The toll this increasingly oppressive climate has taken on Mancha represents but a small part of its effects on noncitizen immigrants, especially undocumented immigrants, and other Latinos. Mancha and the younger children of the mostly immigrant Latinos in Georgia are learning and internalizing that they are different from white — and black — children not just because they have the wrong skin color but also because many of their parents lack the right papers. They are growing up in a racial and political climate in which Latinos’ subordinate status in Georgia and in the Deep South bears more than a passing resemblance to that of African-Americans who were living under Jim Crow. Call it Juan Crow: the matrix of laws, social customs, economic institutions and symbolic systems enabling the physical and psychic isolation needed to control and exploit undocumented immigrants.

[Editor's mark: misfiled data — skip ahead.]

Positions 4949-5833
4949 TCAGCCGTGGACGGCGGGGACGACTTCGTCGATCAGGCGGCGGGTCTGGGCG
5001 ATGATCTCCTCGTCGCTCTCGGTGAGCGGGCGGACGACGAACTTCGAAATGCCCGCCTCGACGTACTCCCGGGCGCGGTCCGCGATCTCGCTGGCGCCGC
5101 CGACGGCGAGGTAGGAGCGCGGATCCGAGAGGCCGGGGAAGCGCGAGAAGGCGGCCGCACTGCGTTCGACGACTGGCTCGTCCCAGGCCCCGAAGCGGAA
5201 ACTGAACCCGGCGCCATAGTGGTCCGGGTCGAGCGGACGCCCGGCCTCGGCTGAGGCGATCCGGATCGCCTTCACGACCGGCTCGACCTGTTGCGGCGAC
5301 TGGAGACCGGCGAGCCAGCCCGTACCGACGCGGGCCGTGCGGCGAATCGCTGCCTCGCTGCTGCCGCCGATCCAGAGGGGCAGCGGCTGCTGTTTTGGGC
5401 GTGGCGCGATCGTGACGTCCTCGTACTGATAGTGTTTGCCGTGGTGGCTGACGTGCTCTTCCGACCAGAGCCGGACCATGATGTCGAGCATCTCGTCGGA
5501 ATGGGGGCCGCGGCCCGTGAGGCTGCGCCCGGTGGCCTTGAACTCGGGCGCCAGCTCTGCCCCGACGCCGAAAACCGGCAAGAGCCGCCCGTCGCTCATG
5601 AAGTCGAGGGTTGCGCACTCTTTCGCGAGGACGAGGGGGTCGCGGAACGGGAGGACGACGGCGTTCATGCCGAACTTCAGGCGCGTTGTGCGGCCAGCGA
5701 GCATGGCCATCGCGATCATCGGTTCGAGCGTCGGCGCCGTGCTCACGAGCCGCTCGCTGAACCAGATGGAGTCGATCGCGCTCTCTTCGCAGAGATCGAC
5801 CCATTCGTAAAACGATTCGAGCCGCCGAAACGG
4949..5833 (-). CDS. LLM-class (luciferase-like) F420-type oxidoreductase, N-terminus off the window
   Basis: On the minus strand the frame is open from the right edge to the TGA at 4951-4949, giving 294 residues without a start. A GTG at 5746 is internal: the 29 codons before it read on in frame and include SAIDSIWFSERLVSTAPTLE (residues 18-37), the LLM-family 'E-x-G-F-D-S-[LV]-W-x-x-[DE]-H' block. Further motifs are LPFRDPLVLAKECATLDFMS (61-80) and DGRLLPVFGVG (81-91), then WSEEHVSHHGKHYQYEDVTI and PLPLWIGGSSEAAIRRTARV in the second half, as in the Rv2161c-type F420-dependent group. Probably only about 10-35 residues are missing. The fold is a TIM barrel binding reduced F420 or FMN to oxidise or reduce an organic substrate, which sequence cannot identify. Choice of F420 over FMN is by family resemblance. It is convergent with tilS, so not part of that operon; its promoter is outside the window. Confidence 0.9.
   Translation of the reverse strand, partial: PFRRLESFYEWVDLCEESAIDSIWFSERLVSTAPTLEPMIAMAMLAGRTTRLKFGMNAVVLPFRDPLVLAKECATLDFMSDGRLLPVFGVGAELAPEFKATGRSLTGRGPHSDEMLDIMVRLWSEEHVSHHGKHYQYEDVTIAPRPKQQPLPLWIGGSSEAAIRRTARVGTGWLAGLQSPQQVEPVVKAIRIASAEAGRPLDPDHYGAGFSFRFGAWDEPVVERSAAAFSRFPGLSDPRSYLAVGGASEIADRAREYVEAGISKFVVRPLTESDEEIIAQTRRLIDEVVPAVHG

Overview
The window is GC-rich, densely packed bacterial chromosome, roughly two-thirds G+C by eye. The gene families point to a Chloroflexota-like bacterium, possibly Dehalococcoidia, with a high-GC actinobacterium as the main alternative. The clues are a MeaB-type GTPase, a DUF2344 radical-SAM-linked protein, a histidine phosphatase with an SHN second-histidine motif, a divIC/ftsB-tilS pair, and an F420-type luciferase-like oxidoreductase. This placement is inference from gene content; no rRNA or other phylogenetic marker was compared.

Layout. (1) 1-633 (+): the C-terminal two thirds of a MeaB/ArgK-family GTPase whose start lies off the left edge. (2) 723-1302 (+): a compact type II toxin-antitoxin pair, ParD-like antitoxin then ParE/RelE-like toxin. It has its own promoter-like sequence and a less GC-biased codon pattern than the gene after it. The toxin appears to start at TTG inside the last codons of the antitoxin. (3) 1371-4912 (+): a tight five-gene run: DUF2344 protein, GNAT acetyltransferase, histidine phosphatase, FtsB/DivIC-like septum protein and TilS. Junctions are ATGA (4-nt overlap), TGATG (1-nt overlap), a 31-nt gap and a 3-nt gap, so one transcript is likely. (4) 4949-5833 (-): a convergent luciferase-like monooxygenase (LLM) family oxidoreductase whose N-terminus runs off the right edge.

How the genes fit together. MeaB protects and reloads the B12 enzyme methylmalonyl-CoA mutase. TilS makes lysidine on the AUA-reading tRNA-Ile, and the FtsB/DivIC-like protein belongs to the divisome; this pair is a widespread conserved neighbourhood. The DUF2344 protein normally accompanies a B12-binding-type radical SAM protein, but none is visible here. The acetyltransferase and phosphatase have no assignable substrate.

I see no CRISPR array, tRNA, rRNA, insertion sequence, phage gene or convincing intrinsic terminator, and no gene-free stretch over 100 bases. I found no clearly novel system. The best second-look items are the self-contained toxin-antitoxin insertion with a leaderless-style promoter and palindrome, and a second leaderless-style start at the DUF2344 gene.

Take it from Janet Murguia, president of the National Council of La Raza, the nation’s largest Hispanic civil rights organization. She recently delivered a passionate and important speech to the National Press Club in Washington. Her topic: the immigration debate and what she labels a wave of hate sweeping the land — one that isn’t limited to illegal immigrants, or even immigrants in general, but which is now splattering onto all Hispanics regardless of where they were born, what language they speak or what flag they wave.
“Most Latinos aren’t immigrants,” she said. “More than 80 percent of Hispanics in this country are U.S. citizens or legal residents. But the truth is, Hispanics understand that this issue is about all of us.”